TMC Administration Notes - February / March 2016

Letter from the Chair

As I write this, the nation is gripped with Powerball fever. $1.5 billion is up for grabs and anyone who's bought a ticket (or 20) will tell you about the extravagant purchases they plan to make if they wind up holding a winning ticket. Why? The subtext of this dreaming always seems to be that buying an elaborate mansion or a fleet of Italian super cars will make the winner truly happy.

Leaving aside the fact that you are more likely to win an Olympic Gold Medal, be elected President of the United States, or be canonized as a saint in the Catholic Church, there are a couple of problems with believing that winning the lottery will make you happy. First, happiness is not a state of enhanced being that is simply bestowed upon the lucky or the deserving. It is more like the period of semi-euphoric relaxation that comes after an intense workout. This isn't to say that happiness requires hard work, but it does require intentionality - you have to at least want to be happy and willing to do something to achieve it. I think this is something a lot of us have trouble with. We are often subtly taught that happiness is a reward for being a good person or for living our lives in a certain way, whereas I believe happiness is simply a choice that we make. If we want to be happy we can be if we do something to get there. Ultimately, I think this boils down to the difference between people who feel like life happens to them and people who actively shape their life into what they want it to be.

The second problem with the lottery-happiness theory is that it supposes that happiness is externally based. Aside from the fact that this model means you give up control of your own happiness, this just doesn't make sense. Your happiness is a state of being that originates inside of you. External things and events are input of course, but the fabric of your happiness is woven entirely inside your head. Given this, if you're not happy doesn't it make sense that the first place to look for a solution is inside yourself?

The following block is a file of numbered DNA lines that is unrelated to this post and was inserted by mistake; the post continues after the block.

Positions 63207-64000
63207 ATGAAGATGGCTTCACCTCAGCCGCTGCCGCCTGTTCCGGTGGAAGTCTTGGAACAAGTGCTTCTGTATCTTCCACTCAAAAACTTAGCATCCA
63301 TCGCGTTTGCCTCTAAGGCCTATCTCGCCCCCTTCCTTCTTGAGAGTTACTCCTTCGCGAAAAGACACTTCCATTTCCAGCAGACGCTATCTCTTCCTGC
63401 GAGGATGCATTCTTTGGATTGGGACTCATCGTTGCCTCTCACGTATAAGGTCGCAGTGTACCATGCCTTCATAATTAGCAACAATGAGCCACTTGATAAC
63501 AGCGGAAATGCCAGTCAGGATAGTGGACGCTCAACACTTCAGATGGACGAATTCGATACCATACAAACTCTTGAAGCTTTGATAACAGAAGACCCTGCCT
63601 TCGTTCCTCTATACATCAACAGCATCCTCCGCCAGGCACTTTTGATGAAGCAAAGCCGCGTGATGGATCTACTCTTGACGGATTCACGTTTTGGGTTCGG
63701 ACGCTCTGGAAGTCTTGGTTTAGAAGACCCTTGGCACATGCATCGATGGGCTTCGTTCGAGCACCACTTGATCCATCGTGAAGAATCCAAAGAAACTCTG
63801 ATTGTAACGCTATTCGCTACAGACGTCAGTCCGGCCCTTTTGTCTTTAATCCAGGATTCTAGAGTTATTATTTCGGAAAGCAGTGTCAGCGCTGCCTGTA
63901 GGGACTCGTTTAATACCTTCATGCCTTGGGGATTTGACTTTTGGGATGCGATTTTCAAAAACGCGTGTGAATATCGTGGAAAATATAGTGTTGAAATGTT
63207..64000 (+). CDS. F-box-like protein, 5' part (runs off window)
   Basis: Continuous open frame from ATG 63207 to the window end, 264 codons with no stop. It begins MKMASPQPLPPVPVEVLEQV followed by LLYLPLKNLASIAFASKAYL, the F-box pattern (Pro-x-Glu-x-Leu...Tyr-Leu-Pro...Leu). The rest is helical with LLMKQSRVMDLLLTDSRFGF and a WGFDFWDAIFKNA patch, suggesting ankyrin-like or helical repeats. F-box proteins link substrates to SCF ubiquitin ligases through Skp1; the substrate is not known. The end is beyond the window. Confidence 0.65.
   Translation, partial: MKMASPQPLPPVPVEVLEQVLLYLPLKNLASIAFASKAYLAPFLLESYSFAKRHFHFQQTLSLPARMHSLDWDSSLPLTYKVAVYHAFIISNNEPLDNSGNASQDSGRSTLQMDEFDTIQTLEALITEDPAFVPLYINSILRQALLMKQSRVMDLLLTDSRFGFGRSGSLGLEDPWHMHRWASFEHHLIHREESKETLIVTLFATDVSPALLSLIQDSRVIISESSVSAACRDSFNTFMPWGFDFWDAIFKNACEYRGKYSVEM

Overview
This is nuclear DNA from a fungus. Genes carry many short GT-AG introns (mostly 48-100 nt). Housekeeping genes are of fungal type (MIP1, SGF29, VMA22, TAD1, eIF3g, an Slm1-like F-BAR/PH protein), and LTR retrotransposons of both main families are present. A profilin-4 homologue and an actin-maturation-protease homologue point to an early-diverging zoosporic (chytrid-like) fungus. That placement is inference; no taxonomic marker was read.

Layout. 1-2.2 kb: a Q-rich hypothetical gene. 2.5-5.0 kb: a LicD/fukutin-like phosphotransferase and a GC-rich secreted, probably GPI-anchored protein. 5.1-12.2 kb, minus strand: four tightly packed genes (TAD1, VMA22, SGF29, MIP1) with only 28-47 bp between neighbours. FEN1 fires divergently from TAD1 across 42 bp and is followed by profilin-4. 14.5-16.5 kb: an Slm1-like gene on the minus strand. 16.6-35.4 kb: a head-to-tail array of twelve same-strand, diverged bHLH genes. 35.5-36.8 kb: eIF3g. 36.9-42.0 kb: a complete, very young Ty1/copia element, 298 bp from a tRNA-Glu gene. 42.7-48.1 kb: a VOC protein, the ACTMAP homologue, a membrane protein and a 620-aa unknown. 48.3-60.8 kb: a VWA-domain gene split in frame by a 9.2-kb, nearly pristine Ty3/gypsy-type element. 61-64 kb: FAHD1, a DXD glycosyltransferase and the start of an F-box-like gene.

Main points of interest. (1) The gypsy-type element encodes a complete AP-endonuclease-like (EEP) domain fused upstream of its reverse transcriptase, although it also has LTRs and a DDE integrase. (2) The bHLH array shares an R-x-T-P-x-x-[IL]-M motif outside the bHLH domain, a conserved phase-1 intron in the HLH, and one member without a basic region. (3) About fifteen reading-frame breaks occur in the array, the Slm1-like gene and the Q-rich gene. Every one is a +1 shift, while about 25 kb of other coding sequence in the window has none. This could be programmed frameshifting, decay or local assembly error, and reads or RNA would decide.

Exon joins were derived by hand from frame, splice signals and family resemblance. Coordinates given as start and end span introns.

Of course saying all of this is one thing and being able to put it into action is another, so that is where I'd like to suggest that TCMC can help. If you are a man who is unhappy with some aspect of your life, our classes and support groups can help you to help yourself. You will receive support and encouragement to grow and make changes that will help you move toward the life and happiness you want.

By all means buy a lottery ticket the next time you want to indulge in a little fantasy. But please don't imagine that winning means you would be transported to a magical land of perpetual happiness for the rest of your life. True happiness is achieved, not won.

Joe Szurszewski
Board Chair


Library Corner

–– Jim Heaney, Librarian

We have a unique and extensive collection of books on men's and general topics which can be checked out by members of the Men's Center. Our periodicals include:

  • Fathering Today
  • Men's Health
  • Men's Journal
  • Lavender
  • Transitions
  • Voice Male.